Thermal is not at its best during a really hot summers day,or early hot summer evening, thermal requires to “see” heat contrasts. (Winter, anytime, there’s no problems.) So, for these hot daytime periods I have another.223 with Sightron optical scope fitted, come dusk I add the excellent Ward D800L IR rear attachment +Black Sun for early night use. (Useable magnification up to 14 times with Sightron 2.5-17.5 x 56 scope) Then about an hour after dark, when the ground has cooled down, I swap back to the .223 rifle with the WT175-3 thermal scope.

    If you’ve not had that opportunity to examine the Ward WT1 75-3 Thermal scope yet, then if you live anywhere near Ashford, Kent, you could visit Clive Ward’s premises and see just how good his WT1 75-3 Thermal scope is:- base magnification is 6 times with progressively lower resolution at 12 & 24 at the quick press of a button. There is also the option to switch color pallets to optimize target and backdrop. Far superior to any of the Pulsar range of thermal scopes, IMHO.

    Handheld thermal spotter resolution at standard 2 or 3 magnification, when doubled (4 or 6) on most units would result in poor optical pixilated quality, at this point I look through my WT1 75-3 Thermal scope for clarity and use the base 6x or stepped up 12x mag; 24 mag is useable but pixilated, but hopefully you will have already identified target. As always, identification of targets is paramount. I’ve gained much experience identifying species at those longer ranges using thermal, by observing the way an animal moves and hunts. Agreed if the animal is at a distance (300 yards), not moving, lying down, then identification using thermal can be difficult and unreliable, but at this same distance I found Gen 2+ or Digital IR imaging gave no advantage! A Keeper I know with an Archer Gen 3 unit also has the same difficulty at 300 yard distances.
    However, the real massive benefit of THERMAL imaging for me, is the ability to "see" targets through fog, ground mist and rain, which I found near impossible with the Gen 2+ or Digital IR, still means I can continue with vermin control when other’s pack up and go home. As an instance last December, a chap with DronePro 15x mag, had to packup early when a slight mist hung over the ground, he could not view anything that night over 80 yards. Myself, no problem with the Thermal WT1, I continued to shoot until the early hours, dispatching 2 more foxes out to 230 yards.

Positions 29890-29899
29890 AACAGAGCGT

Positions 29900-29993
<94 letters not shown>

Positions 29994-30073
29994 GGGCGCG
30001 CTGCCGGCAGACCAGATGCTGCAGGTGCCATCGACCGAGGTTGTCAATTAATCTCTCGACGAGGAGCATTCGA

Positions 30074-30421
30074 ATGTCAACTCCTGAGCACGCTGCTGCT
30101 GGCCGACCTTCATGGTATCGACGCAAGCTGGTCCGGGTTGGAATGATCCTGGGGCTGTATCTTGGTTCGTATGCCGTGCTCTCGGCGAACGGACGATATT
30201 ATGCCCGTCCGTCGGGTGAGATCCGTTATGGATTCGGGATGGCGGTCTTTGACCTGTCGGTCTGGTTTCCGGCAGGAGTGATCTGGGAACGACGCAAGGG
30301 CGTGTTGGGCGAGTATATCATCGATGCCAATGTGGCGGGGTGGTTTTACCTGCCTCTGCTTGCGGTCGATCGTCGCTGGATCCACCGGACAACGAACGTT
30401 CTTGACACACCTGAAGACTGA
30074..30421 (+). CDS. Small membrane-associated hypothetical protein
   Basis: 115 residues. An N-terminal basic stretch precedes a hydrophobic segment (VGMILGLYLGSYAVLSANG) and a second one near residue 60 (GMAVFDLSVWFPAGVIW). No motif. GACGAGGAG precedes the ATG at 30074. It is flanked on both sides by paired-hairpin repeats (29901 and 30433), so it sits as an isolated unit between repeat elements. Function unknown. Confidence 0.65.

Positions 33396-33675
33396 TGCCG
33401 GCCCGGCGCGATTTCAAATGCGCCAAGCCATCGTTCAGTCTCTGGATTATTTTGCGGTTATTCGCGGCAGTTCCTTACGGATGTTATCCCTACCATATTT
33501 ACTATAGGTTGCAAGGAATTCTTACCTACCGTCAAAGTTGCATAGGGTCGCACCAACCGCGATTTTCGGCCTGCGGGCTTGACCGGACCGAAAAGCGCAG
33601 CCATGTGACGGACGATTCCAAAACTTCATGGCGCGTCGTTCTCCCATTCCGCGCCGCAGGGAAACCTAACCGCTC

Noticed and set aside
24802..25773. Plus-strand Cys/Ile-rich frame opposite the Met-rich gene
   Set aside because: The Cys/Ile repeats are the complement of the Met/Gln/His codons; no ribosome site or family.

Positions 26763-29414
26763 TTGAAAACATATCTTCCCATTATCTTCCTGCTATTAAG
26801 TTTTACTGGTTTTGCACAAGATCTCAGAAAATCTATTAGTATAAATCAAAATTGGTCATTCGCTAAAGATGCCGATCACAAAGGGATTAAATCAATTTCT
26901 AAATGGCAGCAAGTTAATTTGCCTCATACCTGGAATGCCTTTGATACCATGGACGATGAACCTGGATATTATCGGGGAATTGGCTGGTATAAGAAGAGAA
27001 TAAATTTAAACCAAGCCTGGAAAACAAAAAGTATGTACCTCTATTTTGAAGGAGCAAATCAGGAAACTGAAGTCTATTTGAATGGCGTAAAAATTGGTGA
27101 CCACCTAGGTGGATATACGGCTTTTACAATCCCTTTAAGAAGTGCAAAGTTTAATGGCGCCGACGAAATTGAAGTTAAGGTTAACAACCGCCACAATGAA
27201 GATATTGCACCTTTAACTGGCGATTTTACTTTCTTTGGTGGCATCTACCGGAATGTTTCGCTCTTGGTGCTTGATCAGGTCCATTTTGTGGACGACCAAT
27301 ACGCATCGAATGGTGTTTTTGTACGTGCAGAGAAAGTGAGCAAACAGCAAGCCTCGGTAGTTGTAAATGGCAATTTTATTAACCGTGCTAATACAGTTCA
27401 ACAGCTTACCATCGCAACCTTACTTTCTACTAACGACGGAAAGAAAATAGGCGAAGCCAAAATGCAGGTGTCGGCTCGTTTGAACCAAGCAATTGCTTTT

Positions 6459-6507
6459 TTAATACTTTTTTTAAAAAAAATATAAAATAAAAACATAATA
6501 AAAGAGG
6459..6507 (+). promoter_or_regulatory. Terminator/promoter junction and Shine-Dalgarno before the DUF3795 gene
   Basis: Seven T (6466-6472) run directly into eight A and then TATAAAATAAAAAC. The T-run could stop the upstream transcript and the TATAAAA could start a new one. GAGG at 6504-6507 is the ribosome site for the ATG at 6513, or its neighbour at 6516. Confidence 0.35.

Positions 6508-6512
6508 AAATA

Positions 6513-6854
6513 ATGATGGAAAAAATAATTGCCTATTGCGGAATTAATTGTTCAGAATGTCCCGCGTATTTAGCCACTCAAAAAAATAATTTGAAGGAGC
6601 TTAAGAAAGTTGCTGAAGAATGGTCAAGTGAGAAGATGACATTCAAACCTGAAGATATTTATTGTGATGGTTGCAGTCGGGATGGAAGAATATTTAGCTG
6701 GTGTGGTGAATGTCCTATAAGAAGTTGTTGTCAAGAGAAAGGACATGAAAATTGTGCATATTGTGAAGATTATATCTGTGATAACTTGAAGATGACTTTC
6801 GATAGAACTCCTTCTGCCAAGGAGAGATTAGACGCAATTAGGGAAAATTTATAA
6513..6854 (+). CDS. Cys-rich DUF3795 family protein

Hope this account will be helpful to someone?
    Best regards
    Last edited by royr; 10-07-2018 at 18:11.

  2. #2
    Excellent account thanks for sharing with us it certainly helped me..

    Sent from my iPad using Tapatalk

  3. #3
    Good review, impressive kit and performance

  4. #4
    Royr are you the keeper at the 16000acre estate ?

  5. #5
    Royr have you looked through a Pulsar Trail XP50 as a comparison with the Ward thermal ?

  6. #6
    Good Afternoon 243 Fallow,
    No, not a Keeper, one of two Vermin Controllers, who receive concessionary Game Shoot Days for this service.

    I could/should have mentioned that the Game Shoot had a record return of birds, partridge and pheasants, for 2016/17 season; 21,200(ish)from 40,000. It could have been better, if on some of the days the Guns had been more competent, only achieving a 1 in 5 cartridge ratio!
    The other noticeable thing that 16/17 season, was that the Pickers-Up were finding dead birds in the wooded areas from the previous days shoot; there had been no gleaning from foxes overnight.
    Another thing I noticed with the thermal spotter, during my December and January night time stake-outs on the boarders of our Game Shoot, were the coveys of partridges that were flying onto our land from neighbouring Shoots. These partridge were probably being harassed at night by foxes and so sought refuge on our patch, a sanctuary for them – a Win-Win situation!
    During December through to March, 26 vixens were accounted for, that's hopefully around 150 less cubs we will have to deal with this coming season

    Good Afternoon Blueroll,